Dr Lamberts: You end this post with this comment: “I went into medicine to take care of people, not spend their money. Why can’t we have a system that doesn’t force me to decide between the two?” I do not think they can be mutually exclusive, because unless you want to take a vow of poverty and treat people for the sake of personal satisfaction alone, you have to be paid for providing a service, albeit one that it is hard to put a specific monetary value on it. So it comes down to the basic premise of any transaction:… Read more »

Margalit Gur-Arie
Guest

“Besides, with balance billing, as I’ve said before, there would be a huge market for supplemental insurance, who would most assuredly negotiate usual-and-customary prices.”
Dr. Urbach, isn’t this just a simple reductions of benefits for Medicare people?
The supplemental carrier will be the one deciding how much you get paid.
This doesn’t look or sound like the balance billing Dr. Lamberts had in mind, where people have to bargain for discounts or beg for charity when they go to the doctor (or perhaps bring in some homegrown squash).

Barry Carol
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Barry Carol

Dan – For the last several years, CMS has means tested Part B services by requiring beneficiaries who earn more than $85K (single) or $170K (couple) to pay more than the standard Part B premium of $110.50 per month for those aging into Medicare this year. That standard $110.50 is intended to cover 25% of program costs which implies that the actuarial value of Part B services is currently $442 per month ($110.50/ 0.25). At the high end, both singles and couples who earn above $428K must pay $353.60 per month each for their Part B services or 80% of… Read more »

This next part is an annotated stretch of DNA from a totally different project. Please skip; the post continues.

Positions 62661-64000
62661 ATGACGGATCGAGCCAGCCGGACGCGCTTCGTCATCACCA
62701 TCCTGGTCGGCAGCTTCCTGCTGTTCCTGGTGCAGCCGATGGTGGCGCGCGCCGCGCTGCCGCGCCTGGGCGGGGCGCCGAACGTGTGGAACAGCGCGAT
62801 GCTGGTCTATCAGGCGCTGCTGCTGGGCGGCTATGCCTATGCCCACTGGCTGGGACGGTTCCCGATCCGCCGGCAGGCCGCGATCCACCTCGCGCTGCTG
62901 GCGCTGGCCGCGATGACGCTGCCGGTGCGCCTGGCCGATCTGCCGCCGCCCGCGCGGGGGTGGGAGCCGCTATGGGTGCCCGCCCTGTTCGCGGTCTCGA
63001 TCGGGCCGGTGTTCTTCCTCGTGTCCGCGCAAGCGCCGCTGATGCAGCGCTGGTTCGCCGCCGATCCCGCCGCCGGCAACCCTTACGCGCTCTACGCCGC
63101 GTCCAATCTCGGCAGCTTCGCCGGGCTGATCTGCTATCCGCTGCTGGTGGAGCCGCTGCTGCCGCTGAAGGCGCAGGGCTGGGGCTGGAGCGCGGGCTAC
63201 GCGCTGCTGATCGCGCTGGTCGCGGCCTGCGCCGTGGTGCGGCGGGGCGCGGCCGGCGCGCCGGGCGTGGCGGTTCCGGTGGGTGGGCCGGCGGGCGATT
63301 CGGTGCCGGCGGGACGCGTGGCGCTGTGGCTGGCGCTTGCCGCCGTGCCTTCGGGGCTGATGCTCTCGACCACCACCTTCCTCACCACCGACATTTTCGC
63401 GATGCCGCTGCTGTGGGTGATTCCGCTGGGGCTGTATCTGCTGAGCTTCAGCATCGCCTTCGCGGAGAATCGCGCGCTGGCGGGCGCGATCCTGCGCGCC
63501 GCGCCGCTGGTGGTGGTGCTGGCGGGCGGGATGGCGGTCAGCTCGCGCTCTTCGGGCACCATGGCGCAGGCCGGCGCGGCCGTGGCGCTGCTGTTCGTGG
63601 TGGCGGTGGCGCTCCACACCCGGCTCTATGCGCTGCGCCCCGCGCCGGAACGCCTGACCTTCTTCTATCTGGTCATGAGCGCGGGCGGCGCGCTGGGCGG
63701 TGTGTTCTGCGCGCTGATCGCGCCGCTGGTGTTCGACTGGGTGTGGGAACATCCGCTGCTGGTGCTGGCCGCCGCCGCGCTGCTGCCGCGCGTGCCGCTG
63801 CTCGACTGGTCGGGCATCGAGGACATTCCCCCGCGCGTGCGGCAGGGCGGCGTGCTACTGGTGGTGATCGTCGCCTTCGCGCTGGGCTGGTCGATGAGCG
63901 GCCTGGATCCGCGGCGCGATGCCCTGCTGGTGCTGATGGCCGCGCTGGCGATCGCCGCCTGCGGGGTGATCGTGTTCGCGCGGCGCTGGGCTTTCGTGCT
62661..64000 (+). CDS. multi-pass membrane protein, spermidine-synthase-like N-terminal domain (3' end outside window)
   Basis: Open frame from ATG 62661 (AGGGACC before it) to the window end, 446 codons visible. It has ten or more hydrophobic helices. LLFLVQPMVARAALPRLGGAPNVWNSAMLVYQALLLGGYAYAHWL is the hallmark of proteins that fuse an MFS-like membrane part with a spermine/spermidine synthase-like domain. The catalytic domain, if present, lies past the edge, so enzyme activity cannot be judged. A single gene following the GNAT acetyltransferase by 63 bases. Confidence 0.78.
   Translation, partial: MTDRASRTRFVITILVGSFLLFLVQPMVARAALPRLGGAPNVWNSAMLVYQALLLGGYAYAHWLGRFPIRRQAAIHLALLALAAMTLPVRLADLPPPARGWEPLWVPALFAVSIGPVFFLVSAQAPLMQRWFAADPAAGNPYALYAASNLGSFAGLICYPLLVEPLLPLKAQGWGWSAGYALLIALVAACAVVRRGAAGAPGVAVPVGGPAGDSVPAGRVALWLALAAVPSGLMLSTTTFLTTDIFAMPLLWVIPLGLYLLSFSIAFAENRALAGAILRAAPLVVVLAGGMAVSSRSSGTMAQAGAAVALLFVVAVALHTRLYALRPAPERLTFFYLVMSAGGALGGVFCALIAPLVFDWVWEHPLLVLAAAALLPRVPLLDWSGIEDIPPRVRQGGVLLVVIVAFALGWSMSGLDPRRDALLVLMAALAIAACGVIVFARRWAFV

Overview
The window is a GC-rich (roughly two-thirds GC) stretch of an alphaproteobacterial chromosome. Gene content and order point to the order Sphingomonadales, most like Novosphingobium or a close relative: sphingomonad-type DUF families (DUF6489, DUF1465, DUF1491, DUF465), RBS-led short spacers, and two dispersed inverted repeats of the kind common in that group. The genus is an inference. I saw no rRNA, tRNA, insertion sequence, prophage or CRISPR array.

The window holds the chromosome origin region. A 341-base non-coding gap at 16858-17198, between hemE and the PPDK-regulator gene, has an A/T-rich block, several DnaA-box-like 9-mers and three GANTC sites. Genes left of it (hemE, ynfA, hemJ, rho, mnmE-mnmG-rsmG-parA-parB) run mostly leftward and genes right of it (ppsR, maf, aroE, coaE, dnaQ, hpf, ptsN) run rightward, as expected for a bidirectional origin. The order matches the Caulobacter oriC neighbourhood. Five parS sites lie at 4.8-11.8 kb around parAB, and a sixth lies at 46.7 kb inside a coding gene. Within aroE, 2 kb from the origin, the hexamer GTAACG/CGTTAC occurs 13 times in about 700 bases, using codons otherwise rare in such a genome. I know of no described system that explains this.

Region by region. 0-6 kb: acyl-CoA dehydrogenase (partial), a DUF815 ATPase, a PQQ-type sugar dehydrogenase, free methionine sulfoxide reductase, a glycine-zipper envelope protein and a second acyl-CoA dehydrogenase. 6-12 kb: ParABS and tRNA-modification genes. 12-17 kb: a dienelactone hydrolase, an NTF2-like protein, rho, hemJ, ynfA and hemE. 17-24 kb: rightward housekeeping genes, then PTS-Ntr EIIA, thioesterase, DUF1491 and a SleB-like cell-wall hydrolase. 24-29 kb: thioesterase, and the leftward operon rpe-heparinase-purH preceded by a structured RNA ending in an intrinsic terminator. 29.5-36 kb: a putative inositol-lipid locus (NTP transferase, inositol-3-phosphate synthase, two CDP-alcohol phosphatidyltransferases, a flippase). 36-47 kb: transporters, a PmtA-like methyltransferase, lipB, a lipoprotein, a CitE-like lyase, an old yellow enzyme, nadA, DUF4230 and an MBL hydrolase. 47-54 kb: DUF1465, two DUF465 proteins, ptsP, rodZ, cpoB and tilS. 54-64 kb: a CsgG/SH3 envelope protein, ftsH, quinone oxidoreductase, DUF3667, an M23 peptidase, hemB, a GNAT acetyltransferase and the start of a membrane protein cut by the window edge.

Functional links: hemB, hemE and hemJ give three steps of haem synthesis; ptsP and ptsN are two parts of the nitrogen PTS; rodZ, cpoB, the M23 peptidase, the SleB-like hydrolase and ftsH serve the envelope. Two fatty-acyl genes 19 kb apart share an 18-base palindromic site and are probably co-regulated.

Rob
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Determined: You miss the point of this post. I am not complaining that the system doesn’t favor physicians in a business model. If I was doing it simply as a business, I would just rack up as many procedure codes as is possible. The business model is not hard, it is just bad. It is bad because it dooms the system and it penalizes those of us who want to practice business HONESTLY. The system encourages a business model that is harmful to its own survival. By the way, I do not write for THCB. I write for my own… Read more »

Paolo
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Paolo

Dan – I get your point. I think a reasonable solution/compromise would be to allow some premium MA plans to contract with doctors who opt out of Medicare and pay them above Medicare rates. I don’t know if this requires a change of statutes, regulations, or business practices. But it’s the only way to keep contractual rate protections for all Medicare members, while allowing a few wealthier members to use some of their Medicare dollars to pay for better services. I think this is much more likely to happen than balance billing.

Dan Urbach, MD
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Dan Urbach, MD

Paolo: I’ve opted out of Medicare. So Medicare Advantage is not applicable to my practice.

Paolo
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Paolo

Dan – I am not a benefits administrator, nor do I work in the medical sector. I’m just a consumer who knows by experience to never go out of network.
I infer from you lack of response that you don’t take any Medicare Advantage plan. If there really were a huge market for seniors who want to pay extra to access premium doctors, there would be some premium MA plan by now that addresses that market.
In any case, we all know that nothing is going to happen in this area unless the majority of seniors want it.